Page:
As mentioned earlier on the front page of my website, any photos or cartoons, or short bits of information, when it is removed from the front page, will also be included again later in the next next Misc Tales posting. That way you can keep track of it, search for it, or copy it.
On October 18, 2014, a large storm was hitting the British Columbia, Canada coastline. The photo above shows the winds as a visualization of global weather conditions, forecast by supercomputers, updated every three hours. Click the photo for more recent details. Move around the map with your mouse. Zoom in also. Check out the menu in the lower left corner for more information.
Another benefit of Facebook (FB), if you subscribe to the right channels, is the notification of new webpages. In this case a friend on Sentinelles des Mer (FB) led me to their webpage in Belgium www.sentinelles-des-mers.be again in French in case you clicked on the first link already.
What a beautiful sight (site?) to see! The page is covered with Fresnel lenses – originals and copies, plus they had links to the original webpage Artworks Florida which you will be happy to know is in English.
For an update on what a Mise Tale is then please see Mise Tales One. As mentioned earlier on the front page of my website, any photos or cartoons, or short bits of information, when it is removed from the front page, will also be included again later in the next Misc Tales. That way you can keep track of it, search for it, or copy it.
The tower lights, the ones that rise impossibly out of the sea and carry the most romantic connotations for landlubberly ignoramuses like me, were the most dreaded by the keepers.’ Photograph: Owen Humphreys/PA
La saison démarre bien, j’ai déjà accueillit beaucoup de monde. Et qui dit nouvelle saison , dit “Nuit du Phare”. La première nuit de cette année aura lieu lundi 5 mai à partir de 21h30. Toutes les 1/2h. un groupe de 20 personnes pourra venir admirer la mer d’Iroise et ses phares à partir du chemin de ronde. Visite uniquement sur réservation au 0298890017 ou 0686310347.
Light at the End of the World Three Months on Cape St. James, 1941
by Hallvard Dahlie (orig from Raincoast 18, 1998) with notes from Jim Derham-Reid (last keeper on Cape St. James before automation)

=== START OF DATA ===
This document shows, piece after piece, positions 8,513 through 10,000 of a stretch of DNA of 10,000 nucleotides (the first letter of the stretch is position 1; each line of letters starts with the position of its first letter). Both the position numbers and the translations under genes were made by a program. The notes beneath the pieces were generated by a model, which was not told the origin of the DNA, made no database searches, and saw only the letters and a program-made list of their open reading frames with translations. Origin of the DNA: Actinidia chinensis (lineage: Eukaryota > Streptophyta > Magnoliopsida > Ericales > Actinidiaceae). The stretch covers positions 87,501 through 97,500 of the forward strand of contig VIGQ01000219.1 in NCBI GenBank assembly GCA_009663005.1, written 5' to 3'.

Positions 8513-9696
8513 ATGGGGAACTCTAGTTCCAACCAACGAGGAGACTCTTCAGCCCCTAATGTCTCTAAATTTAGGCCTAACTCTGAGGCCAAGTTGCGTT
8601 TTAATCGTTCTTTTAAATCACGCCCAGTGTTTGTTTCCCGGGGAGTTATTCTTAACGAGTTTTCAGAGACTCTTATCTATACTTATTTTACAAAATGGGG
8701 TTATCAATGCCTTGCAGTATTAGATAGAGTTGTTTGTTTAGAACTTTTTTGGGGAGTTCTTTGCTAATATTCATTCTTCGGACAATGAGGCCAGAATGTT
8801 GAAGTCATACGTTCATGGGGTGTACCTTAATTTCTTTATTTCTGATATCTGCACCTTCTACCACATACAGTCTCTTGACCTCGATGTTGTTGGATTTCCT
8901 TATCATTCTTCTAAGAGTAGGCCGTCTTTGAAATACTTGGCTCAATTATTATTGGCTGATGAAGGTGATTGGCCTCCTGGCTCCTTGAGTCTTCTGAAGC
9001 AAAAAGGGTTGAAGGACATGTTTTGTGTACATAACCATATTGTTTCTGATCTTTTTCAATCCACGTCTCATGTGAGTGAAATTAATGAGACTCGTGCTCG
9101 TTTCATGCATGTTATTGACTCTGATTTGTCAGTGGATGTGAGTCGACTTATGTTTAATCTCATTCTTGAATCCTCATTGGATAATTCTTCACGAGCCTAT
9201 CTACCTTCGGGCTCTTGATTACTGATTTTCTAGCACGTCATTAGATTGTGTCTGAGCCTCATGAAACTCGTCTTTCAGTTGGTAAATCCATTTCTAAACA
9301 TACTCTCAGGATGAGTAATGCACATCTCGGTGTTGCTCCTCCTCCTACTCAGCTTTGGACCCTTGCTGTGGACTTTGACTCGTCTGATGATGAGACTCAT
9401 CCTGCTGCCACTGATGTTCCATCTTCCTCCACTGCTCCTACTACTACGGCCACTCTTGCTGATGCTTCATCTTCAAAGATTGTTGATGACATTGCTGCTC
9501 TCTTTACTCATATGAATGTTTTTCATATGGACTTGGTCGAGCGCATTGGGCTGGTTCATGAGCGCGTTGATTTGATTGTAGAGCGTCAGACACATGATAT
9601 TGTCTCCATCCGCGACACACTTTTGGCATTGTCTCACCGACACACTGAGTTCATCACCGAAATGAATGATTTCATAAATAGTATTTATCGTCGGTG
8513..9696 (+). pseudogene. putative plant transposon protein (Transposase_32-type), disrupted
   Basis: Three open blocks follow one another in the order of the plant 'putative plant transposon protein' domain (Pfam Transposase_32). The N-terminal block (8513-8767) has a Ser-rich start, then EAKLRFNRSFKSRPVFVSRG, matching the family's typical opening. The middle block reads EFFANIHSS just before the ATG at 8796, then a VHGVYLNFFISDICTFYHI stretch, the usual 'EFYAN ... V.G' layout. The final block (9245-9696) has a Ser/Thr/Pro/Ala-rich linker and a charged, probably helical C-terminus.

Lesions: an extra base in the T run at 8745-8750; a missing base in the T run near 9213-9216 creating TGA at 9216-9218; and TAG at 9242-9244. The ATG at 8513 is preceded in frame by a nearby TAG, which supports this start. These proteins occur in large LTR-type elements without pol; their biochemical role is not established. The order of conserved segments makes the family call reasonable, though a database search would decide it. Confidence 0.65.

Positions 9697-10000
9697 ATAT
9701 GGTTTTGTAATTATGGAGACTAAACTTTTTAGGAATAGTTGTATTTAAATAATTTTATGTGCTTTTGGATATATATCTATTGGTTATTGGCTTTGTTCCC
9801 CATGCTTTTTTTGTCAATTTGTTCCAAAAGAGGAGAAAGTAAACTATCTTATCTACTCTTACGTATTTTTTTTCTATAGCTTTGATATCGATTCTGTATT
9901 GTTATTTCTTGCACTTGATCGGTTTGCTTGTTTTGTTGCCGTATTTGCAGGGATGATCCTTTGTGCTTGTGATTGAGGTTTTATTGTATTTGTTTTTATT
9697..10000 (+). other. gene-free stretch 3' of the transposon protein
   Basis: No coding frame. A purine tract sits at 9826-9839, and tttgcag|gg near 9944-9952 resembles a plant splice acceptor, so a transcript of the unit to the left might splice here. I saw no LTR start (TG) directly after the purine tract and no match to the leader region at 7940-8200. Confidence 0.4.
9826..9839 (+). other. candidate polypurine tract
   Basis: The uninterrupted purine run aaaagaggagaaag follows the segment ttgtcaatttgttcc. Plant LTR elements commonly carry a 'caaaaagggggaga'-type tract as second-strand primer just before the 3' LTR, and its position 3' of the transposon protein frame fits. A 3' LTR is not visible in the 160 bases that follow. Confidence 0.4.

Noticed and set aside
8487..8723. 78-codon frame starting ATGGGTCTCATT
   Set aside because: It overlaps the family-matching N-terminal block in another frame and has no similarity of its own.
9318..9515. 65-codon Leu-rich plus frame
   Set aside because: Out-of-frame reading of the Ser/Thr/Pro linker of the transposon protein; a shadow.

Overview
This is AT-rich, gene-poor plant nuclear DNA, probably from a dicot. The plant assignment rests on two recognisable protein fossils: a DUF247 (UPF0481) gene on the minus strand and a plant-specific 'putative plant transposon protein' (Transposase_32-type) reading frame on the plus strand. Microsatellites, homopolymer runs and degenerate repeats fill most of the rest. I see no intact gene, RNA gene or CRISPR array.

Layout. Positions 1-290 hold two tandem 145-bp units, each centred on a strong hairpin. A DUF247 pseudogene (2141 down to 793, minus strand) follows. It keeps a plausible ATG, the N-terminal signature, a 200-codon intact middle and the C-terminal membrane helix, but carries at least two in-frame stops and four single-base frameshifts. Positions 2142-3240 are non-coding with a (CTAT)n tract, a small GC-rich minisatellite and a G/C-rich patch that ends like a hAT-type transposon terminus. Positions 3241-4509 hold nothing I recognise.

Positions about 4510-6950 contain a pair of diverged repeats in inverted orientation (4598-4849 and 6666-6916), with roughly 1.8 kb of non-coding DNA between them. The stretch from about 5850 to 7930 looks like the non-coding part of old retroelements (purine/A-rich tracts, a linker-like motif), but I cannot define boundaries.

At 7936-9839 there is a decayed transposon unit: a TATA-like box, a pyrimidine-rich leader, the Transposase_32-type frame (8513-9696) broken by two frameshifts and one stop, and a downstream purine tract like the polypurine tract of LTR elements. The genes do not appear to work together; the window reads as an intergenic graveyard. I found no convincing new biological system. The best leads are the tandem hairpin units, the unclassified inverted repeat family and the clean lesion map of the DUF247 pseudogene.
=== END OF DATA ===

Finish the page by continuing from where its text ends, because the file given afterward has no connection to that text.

A strange interlude in my brief seafaring life took place in the fall of 1941, when I signed on as assistant lighthouse keeper at Cape St. James, a light perched on top of a three-hundred-foot rock at the very southern tip of the Queen Charlotte Islands. I had quit school earlier that year, at the age of sixteen, and found a job on the CGS Alberni, a lighthouse tender operating out of Prince Rupert. But when she had to go into dry dock at the beginning of September for a new wartime grey paint job and a bit of refurbishing, I chose to take a stint out at the lighthouse rather than scrape barnacles and paint for three months. Continue reading →
The photo above appeared on Facebook recently. It is a photo of the Þrídrangar lighthouse (pronounciation unknown) in Iceland. According to Timothy Harrison, lighthouse historian and Editor in Chief of Lighthouse Digest magazine, the photo was first posted on I heart Reykjavík on Facebook. There they say:
How would you like to be a lighthouse guard in this lighthouse? Þrídrangar are located 10km west of the Westman Islands and the lighthouse was built in 1939 (probably the most challenging lighthouse ever built in Iceland). I’m not sure I would visit even if I was offered it. Image via www.sigling.is
New Annan fisherman looking to sell unique lawn ornament NEW ANNAN – Anybody want to buy a lighthouse? Chris Wall of New Annan is selling his.
It’s three storeys tall and is a scaled down replica of the Cape Tryon Light.
It’s currently sitting on Wall’s front lawn in New Annan, on the headlands of the Barbara Weit River.
Anyone who’s driven by his property would probably have noticed the structure – it’s pretty hard to miss. The lighthouse is the pride and joy of his carpentry hobby, said the career lobster fisherman, but he’s recently decided that it’s time to move on to his next challenge.
So he’s offering up his lighthouse to a good home for $15,000. . . . more